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How Much Smoke?

gordonsjacksongordonsjackson Posts: 2
edited September 2011 in Forum List

Hi All, I am thinking of puchasing an egg. I live in an apartment in London and intend to get a medium egg and place it on the open balcony. However the neighbors balconies are not too far away (maybe 8 ft vertical separation to the one above, and 12 ft horizontal separation to the ones to the side) and it is important that I do not annoy my neighbors. Is the level of smoke produced by an egg in normal use compatible with these requirements? How do they compare in this regard to a regular Barbeque, either charcoal or gas? Also is it possible for hot ash to blow out of an egg?

thank you

Gordon

Comments

  • EggSimonEggSimon Posts: 422
    edited September 2011

    Well,

    grilling w/o an gas grill means always smoke production...

    But, the egg is fired with lump not with charcoal. Lump produces much less bad somoke, compared with charcoal. That means, you are generally on the right way with the egg :-)

    But of course, the egg produces also smoke. Especially during the lighting and warm upp process. And of course, when you add wood chunks.

    A burning, warm egg produces nearly zero smoke. The construcion allows the lump to burn very good and clean.

    I think, the egg is the best solution for your situation. But it definitive produces smoke. But much less than others...

    Invite your neighours to a BBQ quite often, and they´ll accept the causally smoke... ;-)

    Cause it will be the best BBQ they ever had :-)

  • 4Runner4Runner Posts: 1,283

    Forget the smoke......I would be more concerned with a spark shooting from the top of the Egg and landing on something flammable.   See post here:  http://www.eggheadforum.com/discussion/comment/1137194#Comment_1137194

     

    I would think your apartment complex would have a rule pertaining to grills.  Might check there first.

    Joe - I'm a reformed gasser-holic aka 4Runner Columbia, SC Wonderful BGE Resource Site: http://www.nakedwhiz.com/ceramicfaq.htm and http://www.nibblemethis.com/
  • Thanks for the advice so far. I looked up the apartment rules. They say "Barbeques are ok so long as you dont annoy anyone.". Hence my query.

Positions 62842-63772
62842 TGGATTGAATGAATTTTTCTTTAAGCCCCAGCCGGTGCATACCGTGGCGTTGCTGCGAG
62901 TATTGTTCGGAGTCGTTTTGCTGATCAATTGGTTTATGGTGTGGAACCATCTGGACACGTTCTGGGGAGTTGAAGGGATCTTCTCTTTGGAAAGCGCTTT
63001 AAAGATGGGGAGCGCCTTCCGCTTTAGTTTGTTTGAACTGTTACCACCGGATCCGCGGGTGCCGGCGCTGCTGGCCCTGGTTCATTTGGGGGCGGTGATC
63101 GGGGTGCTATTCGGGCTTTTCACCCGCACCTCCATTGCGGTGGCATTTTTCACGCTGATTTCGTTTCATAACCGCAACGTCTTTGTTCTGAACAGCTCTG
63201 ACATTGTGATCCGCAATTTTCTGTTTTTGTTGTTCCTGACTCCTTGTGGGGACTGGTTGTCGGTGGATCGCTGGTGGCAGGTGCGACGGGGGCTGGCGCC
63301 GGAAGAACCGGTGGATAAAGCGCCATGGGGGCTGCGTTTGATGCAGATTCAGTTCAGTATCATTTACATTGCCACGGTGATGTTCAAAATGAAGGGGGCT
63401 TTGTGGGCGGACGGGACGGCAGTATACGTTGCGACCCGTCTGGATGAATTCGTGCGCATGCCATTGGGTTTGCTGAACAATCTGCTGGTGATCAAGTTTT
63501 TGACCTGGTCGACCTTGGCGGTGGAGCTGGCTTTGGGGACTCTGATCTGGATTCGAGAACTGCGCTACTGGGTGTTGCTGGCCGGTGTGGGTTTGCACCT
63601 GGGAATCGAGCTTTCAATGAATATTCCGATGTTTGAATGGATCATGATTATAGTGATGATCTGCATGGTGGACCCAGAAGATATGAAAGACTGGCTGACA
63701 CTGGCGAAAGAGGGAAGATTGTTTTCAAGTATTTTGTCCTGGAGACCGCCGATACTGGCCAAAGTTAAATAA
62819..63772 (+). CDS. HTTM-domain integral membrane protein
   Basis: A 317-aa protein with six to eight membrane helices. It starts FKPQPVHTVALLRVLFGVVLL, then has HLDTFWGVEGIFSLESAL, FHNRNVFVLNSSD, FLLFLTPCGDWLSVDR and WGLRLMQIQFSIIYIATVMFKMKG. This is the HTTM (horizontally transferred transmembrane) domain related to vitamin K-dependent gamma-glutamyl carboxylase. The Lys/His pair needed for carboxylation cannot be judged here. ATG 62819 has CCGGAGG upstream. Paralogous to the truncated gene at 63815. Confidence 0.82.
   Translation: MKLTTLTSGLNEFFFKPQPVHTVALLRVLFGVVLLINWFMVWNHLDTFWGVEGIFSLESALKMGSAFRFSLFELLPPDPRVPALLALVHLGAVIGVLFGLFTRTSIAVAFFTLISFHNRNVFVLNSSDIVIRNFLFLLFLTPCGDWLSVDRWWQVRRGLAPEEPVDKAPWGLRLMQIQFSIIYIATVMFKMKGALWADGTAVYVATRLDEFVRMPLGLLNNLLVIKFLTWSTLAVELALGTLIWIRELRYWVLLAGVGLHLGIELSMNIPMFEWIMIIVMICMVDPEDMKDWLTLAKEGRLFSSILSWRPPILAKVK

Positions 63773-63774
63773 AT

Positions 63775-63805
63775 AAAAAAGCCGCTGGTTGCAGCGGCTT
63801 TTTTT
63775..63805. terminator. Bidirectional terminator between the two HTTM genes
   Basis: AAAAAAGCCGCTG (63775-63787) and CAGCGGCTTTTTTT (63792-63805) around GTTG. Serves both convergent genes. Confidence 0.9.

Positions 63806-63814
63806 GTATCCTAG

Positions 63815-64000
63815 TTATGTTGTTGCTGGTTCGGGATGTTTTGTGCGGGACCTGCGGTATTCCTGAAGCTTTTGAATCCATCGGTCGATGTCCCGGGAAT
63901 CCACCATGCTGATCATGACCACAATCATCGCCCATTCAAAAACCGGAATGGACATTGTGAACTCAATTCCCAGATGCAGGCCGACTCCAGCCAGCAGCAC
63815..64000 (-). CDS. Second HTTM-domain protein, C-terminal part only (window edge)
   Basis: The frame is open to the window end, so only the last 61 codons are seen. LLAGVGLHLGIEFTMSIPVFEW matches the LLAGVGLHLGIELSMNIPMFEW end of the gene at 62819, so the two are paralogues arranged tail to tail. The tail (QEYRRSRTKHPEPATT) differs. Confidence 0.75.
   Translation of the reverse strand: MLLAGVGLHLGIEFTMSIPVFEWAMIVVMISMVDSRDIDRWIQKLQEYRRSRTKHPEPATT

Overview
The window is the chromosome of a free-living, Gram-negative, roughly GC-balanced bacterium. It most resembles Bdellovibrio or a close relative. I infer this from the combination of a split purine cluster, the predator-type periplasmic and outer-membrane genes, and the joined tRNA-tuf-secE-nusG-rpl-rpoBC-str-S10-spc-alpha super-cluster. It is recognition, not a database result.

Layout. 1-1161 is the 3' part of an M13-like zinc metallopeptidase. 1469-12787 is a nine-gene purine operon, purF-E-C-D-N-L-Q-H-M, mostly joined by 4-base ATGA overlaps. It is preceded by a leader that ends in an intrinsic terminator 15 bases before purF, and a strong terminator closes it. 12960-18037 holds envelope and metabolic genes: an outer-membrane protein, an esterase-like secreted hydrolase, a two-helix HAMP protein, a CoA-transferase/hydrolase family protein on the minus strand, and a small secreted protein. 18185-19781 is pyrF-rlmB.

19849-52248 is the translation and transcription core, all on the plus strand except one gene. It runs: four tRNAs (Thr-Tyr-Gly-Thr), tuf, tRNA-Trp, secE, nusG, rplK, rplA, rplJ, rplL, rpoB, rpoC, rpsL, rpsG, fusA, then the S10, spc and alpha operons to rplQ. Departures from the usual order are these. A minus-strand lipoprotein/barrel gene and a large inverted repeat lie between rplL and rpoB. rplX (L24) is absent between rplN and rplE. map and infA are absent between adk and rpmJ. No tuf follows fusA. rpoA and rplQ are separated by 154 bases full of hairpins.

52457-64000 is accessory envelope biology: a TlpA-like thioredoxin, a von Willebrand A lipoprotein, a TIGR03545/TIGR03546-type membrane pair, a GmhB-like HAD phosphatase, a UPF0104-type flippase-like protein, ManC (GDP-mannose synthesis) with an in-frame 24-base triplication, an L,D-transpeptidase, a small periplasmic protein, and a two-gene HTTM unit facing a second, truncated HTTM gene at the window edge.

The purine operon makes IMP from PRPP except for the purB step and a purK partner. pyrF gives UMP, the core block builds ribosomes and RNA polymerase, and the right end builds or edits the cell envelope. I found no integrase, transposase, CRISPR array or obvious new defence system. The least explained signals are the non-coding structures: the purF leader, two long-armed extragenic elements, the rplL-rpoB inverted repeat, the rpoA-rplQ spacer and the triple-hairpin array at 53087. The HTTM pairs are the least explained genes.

• 4Runner4Runner Posts: 1,283

    that is pretty subjective...I find that there is always something that annoys someone.  :D

     

    Sharing the BBQ could go a long way for sure.

    Joe - I'm a reformed gasser-holic aka 4Runner Columbia, SC Wonderful BGE Resource Site: http://www.nakedwhiz.com/ceramicfaq.htm and http://www.nibblemethis.com/
  • Gordonsjackson, I'm quite surprised that you would be allowed to do that.  Most fire codes in the US prohibit using barbecues of any sort on balconies. 
    The Naked Whiz
  • NC-CDNNC-CDN Posts: 703
    Good luck.  I would think it would piss people off.  I really do.  That is really close, unless they rarely use their balconies.  You don't need to use wood (very smokey), but even lump is going to give off plenty of smoke and odour.  Albeit an odour I enjoy.   They might not so much. 

    When I lived in an apartment (ground floor) we had to be like 15 feet away or something.  Fire code and regulations and such.  That is surprising, but there isn't much room in London. 
  • JeffMJeffM Posts: 96
    I would check and see if my neighbors like great BBQ.   There will be smoke.
  • SqueezySqueezy Posts: 1,101

    Well,

    grilling w/o an gas grill means always smoke production...

    But, the egg is fired with lump not with charcoal. Lump produces much less bad somoke, compared with charcoal. That means, you are generally on the right way with the egg :-)

    But of course, the egg produces also smoke. Especially during the lighting and warm upp process. And of course, when you add wood chunks.